For weeks at a time Jane* would work 7 days a week to maintain her grueling bid schedule. As a freelancer, her livelihood depends on the work.
Meanwhile, towards the end of his company’s major bid, John* pulled an all-nighter to deliver the final draft in time for the internal red review by company executives.
Mounting pressure and workloads for people involved in the bid process is resulting in more time being dedicated to the profession, with less time spent on themselves. A scan of job descriptions reveals the prominent use of keywords such as “fast-paced, deadline-driven environment” as if it is a key selling point to lure the industry’s top workers.
Those who work to secure must-win business are especially at risk of burnout, and companies must take steps to look after them.
The annual cost of burnout to the global economy has been estimated to be £255 billion. Such costs have led to the World Health Organisation including burnout as a workplace phenomenon, and predicting a global pandemic within a decade.
Burnout is real, and bid workers face a plethora of demands in the role. Bid people often juggle multiple and competing priorities, and have high self-expectations. Bid management is built on teamwork and collaboration, but the model can be exhausting for introverted people who need their own space, where they can think and write purposefully. These are all contributing factors for workplace stress and burnout in the industry.
Over 50% of workers now report that they work outside the main office 2.5 days a week or more. Technology has made working solo and remote working possible, but like a double-edged sword it has also led to workers being ‘switched on’ and connected to their workplaces 24/7 from their smart devices.
Companies need to support people to work alone, where their productivity increases and their creativity flows. Similarly, companies also need to provide more agile working conditions to support work/life balance to reduce the risk of burnout.
Technology does have a role to play in employee stress and happiness, and for bid workers it must be used for good, not bad. Technology can reduce the levels of stress and accelerate work but it can also add to stress when it gets in the way of productivity – such as communication overload, poor usability and lack of visibility across different applications.
So how can technology be used for good? Companies can start by focusing on the processes they can improve to maintain worker satisfaction1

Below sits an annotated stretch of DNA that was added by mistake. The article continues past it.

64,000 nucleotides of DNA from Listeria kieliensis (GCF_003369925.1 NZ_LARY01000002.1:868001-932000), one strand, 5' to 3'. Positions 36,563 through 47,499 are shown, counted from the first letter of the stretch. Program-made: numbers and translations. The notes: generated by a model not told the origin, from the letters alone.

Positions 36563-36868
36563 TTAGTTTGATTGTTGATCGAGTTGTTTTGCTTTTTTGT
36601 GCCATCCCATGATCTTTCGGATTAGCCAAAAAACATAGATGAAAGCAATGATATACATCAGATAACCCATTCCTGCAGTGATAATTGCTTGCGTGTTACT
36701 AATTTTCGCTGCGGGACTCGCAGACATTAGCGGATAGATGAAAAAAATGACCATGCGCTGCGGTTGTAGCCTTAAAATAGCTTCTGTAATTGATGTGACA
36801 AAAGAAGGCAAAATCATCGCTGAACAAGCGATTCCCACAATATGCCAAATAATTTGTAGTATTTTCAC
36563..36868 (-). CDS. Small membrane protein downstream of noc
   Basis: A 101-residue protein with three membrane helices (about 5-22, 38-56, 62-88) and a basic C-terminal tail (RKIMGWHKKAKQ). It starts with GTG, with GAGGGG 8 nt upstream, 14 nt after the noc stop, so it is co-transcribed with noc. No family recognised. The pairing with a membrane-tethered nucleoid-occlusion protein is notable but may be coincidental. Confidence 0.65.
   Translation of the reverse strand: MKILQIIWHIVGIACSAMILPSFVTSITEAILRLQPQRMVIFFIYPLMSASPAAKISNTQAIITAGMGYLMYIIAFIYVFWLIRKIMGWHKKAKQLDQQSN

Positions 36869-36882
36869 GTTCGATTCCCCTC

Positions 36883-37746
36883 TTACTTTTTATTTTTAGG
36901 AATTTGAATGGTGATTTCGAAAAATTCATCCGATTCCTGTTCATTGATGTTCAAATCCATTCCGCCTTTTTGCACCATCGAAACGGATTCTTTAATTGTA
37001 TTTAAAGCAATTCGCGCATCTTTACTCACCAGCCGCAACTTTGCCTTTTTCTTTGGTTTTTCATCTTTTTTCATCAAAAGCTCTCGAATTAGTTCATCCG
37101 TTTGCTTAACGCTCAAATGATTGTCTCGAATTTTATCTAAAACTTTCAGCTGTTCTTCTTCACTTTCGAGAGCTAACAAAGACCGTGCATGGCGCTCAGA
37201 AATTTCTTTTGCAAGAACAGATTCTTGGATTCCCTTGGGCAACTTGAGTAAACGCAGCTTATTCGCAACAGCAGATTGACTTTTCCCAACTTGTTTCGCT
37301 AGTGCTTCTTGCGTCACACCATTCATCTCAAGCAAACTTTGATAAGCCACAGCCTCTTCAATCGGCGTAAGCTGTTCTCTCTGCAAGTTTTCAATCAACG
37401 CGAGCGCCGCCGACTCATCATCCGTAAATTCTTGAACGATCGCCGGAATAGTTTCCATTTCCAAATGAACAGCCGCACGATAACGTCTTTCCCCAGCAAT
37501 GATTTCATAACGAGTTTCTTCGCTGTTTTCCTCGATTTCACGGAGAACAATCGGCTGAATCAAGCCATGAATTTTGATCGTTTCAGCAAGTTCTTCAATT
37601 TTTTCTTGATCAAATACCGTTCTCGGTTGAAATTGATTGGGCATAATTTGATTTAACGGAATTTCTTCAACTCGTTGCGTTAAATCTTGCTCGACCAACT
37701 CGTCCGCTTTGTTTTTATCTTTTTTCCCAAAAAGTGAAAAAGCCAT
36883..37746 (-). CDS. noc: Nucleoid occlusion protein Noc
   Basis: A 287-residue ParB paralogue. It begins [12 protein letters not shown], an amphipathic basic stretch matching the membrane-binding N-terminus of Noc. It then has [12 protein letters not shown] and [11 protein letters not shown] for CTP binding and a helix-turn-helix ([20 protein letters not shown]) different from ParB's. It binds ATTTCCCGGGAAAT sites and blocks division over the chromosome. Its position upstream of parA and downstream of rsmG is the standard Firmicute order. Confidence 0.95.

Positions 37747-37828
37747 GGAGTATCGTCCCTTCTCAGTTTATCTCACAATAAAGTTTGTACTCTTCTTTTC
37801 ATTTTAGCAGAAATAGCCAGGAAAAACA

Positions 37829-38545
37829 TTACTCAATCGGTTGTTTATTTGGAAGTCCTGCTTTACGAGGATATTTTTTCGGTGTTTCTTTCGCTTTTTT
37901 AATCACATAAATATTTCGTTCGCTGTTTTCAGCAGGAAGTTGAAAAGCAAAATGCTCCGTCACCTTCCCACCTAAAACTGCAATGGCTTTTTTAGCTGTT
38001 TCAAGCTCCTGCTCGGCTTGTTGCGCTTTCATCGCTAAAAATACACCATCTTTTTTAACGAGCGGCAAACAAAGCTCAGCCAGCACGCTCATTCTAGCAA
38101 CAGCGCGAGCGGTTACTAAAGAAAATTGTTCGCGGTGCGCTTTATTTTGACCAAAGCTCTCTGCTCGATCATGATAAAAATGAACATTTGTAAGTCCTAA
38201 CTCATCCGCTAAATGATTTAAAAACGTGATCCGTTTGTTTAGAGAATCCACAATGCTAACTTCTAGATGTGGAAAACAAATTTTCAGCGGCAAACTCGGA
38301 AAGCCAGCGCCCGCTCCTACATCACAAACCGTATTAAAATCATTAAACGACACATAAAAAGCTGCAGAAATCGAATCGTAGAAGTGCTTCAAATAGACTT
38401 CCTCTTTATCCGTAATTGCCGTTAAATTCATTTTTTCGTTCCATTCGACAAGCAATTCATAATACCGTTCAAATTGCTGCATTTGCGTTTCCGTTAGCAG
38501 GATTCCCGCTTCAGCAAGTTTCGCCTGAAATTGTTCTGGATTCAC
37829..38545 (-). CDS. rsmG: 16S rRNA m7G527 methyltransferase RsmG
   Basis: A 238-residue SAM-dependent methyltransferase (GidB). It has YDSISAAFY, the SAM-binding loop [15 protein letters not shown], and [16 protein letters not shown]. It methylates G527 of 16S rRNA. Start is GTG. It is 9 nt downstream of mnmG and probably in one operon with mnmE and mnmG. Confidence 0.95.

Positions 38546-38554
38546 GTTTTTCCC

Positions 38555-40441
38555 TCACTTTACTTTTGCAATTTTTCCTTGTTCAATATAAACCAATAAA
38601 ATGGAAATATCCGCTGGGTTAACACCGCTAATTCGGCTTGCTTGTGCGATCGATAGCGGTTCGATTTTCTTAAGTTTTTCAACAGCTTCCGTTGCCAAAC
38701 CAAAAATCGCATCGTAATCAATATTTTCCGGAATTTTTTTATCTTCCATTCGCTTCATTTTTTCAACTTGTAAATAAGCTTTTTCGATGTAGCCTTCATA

- Reducing data and information silos: When teams operate off different sources of information, use slow or clunky systems and have untracked tasks or versions then productivity is lost and frustration-fueled stress kicks in. Technology can turn all of this around when it is used to make information for bid teams structured and accessible.
- Improving visibility of bid team resources: Unrealistic deadlines and expectations on bid teams has always been a struggle. And, with procurement side failing to budge on turnaround times, companies have inevitably had to expand team capacity. This in itself presents new challenges for management in gaining visibility into their team’s workload. By adopting technology we can now gain a clear picture of resource capacity for delegating tasks, setting deadlines, prioritising work and use it to plan the opportunity pipeline and keep bid assignments balanced across a team.
- Informing strategic and operational decisions: Predictive analytics is a valuable tool to accurately forecast a number of scenarios that also have direct correlation to worker wellbeing – from win probability to assessing staffing needs weeks in advance of a bid. Crunching historical bid data and other metrics to look for trends and patterns that recur over time can help with bid/no bid decisions, identifying success and loss factors, and scheduling and optimising performance by assigning the right mix of resources to an opportunity.
Making the change is no longer an expensive, complex initiative. New generation cloud technologies are far more affordable and intuitive than their legacy predecessors. The rise of platform ecosystems make integration between systems more seamless, while automation tools and emerging artificial intelligence applications are reducing manual functions to give people back time to focus on more impactful work that drives results.
Systemic practice is equipping bid professionals with the skills to respond to the demands of procurement departments, but the tools they are given to do their job are not matching up. In an industry that is always evolving and frantic for resources, companies must be forward-thinking in their technology choices and how they support their workforce management strategies beyond the bid submission.
Companies can act as a catalyst to this change by taking action to support their bid workers.
This is highly motivating for them to do a great job, and with this heightened emotion, their perceptions of their work and the company they work for will improve. Being innovative with a view to optimising workforce wellbeing will clear the path to continued growth. This is a vital step to addressing industry burnout. Not only will it keep bid professionals satisfied in their work, but it will also ensure that the right people are there at the right time to deliver their best work. And that’s a win-win for everyone.
* names have been changed.